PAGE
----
• Jonathan Bernier

      I’ve never been quite convinced that Luke is papering over anything. In fact, he provides our best evidence for linguistic and cultural diversity in the pre-Pauline period (cf. the schematic account of the first Pentecost, the equally schematic distinctions between the Hebraioi and the Hellenistai). He shows, in addition, continuing tensions over Paul’s Torah-observance even after the Council. Luke’s account is precisely one of a diverse early Christianity. Where is the papering?

  • Jeff Martin

    After reading the Testament of Levi it seems the judgment was addressed to the Shechemites not the sons of Israel.

  • Nick

    “Since that is a Jewish text that has
    undergone Christian redaction, it is impossible to tell which came
    first. But it is a neglected consideration when 1 Thessalonians 2:16 is

    It’s not a Jewish text, it’s a forgery created by heretical Christians who hated the Church (most likely the Gnostics, since they liked to claim their writings were written by popular figures). It’s so obviously a forgery, too: the attempt to fabricate the biblical authors’ penmanship (St. John’s use of calling people “children”, for example), splicing in text from the Bible and other ancient writings (such as the one you cited), no mention of the Church (whereas the Apostles and Church Fathers mention the Church in the New Testament and Patristic books), no mention of Israel (whereas the Rabbis and Sages mention Israel in the rabbinic and other Jewish writings), and lastly the false claim that it was written by ancient Jewish people.

    • Nick

      no mention of the House of Israel*

      On that note, why would you assume a 3rd century text (Testament) could come before a 1st century text (Epistle)? You do know how to tell when texts are historical, right? The Pauline Epistles drip with 1st century historicity: the way Paul addresses him, the issues he mentions, the specific phrases he uses for Jesus and for the Church, etc.

      • Nick

        addresses himself*

    • Jonathan Bernier

      Prof. McGrath: The material in question could come from Christians post-70.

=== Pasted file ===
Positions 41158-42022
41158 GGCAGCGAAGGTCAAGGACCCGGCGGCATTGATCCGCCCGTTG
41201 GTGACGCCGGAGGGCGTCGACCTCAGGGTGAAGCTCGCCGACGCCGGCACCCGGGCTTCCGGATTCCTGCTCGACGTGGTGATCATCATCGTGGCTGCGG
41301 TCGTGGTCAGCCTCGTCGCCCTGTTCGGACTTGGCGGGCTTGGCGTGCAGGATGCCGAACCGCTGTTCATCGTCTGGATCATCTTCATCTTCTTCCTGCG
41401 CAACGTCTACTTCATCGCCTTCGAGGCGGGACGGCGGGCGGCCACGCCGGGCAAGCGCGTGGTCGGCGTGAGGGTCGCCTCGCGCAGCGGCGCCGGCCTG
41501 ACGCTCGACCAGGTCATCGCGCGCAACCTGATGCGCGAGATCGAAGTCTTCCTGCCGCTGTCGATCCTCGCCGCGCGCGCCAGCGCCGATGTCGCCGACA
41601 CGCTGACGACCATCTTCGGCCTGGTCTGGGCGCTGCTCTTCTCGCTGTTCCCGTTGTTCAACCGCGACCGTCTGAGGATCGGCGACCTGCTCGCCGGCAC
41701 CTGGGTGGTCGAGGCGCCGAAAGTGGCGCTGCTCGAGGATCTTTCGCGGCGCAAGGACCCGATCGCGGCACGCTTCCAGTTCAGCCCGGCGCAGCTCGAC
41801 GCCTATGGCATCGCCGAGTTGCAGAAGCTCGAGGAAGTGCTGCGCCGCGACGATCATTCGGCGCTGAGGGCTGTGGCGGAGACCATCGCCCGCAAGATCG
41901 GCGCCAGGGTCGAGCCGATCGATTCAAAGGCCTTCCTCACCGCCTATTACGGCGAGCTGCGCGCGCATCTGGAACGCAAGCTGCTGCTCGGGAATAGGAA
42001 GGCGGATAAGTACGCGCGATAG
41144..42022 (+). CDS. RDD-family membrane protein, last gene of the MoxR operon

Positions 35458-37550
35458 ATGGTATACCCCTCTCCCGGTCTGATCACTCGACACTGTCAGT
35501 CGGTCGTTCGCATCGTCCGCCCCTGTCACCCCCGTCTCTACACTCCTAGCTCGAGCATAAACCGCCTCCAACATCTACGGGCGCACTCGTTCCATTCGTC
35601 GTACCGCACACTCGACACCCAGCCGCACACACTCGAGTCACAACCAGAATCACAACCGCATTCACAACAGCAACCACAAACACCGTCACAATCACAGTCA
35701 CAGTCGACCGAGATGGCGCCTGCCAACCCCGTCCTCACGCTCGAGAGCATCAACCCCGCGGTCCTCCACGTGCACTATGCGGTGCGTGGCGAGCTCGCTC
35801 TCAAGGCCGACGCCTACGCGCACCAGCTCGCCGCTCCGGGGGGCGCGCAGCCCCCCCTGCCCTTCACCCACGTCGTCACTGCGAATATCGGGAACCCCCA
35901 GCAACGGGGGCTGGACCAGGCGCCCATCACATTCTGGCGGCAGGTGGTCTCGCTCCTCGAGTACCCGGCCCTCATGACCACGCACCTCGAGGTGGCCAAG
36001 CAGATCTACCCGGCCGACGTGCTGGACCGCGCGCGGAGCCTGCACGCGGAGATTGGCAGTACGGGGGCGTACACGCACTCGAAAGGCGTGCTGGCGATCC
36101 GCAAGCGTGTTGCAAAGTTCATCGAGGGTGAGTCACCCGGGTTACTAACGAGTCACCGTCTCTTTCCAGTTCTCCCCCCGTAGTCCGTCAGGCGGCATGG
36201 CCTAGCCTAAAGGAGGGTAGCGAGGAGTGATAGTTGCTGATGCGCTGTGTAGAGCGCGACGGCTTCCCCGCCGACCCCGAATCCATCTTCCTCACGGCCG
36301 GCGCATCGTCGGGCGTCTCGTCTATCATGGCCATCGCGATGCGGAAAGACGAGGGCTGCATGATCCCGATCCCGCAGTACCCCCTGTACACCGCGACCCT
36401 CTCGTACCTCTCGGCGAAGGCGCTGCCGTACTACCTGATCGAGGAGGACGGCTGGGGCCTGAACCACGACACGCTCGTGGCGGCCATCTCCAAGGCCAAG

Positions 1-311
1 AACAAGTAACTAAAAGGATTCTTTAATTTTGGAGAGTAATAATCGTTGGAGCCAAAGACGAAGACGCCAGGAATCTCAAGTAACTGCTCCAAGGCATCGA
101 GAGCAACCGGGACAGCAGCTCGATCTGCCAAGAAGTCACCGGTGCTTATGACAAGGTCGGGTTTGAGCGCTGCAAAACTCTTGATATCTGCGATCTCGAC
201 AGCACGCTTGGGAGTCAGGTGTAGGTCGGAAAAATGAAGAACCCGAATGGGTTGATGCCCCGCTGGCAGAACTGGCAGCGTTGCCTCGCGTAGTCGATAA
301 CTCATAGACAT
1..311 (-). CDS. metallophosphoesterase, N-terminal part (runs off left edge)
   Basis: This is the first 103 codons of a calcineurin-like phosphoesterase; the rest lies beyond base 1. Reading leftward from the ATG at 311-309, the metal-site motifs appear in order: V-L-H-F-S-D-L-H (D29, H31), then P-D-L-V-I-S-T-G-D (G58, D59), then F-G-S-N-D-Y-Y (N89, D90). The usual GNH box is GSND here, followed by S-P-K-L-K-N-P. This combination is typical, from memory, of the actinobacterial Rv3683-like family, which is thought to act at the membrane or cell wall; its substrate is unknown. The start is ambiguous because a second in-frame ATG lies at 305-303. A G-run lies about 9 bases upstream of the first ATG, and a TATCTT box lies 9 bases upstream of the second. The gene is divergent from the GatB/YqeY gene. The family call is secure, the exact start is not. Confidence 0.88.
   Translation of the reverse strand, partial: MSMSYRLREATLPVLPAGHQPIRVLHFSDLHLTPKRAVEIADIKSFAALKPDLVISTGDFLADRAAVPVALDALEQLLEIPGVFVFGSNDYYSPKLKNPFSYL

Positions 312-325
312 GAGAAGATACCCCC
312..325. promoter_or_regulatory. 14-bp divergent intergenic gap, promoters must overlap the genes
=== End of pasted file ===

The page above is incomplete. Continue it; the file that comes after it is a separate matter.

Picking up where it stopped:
Nick: No! The material in question could have come from Christians post-70.

      Very enlightening rejoinder.

  • It sounds like an interpolation if we leap to the conclusion “the wrath of the Lord came upon them to the uttermost” (my translation: “comes upon them in the end”) automatically refers to 70 CE. We don’t know whether the aorist tense refers to past tense or prophetic tense—as used in 4.15 to describe who gets resurrected before whom.

    We also can’t jump to the conclusion that Paul is the only one speaking in this letter. We tend to; kinda like a Christmas letter which was obviously written by the mom yet has everyone else’s names on it as co-authors. I don’t presume Paul was the only one dictating to the amanuensis. Though Paul could’ve cut in to give his personal viewpoint (as in 2.18), he didn’t choose that time to cut in and remind the Thessalonians of his prosecutorial past. Didn’t need to either.

  • I congratulate McGrath here for being more honest in his treatment of this passage than Ehrman was in his argument with mythicism. For those who seriously want to make an informed assessment of the authenticity of this passage I have posted the historical trail of the scholarship on this verse in modern times – both the for arguments [in depth] and the against arguments [also in depth] – more comprehensively than covered here. See the three Eddy and Boyd posts at

    • Mark Erickson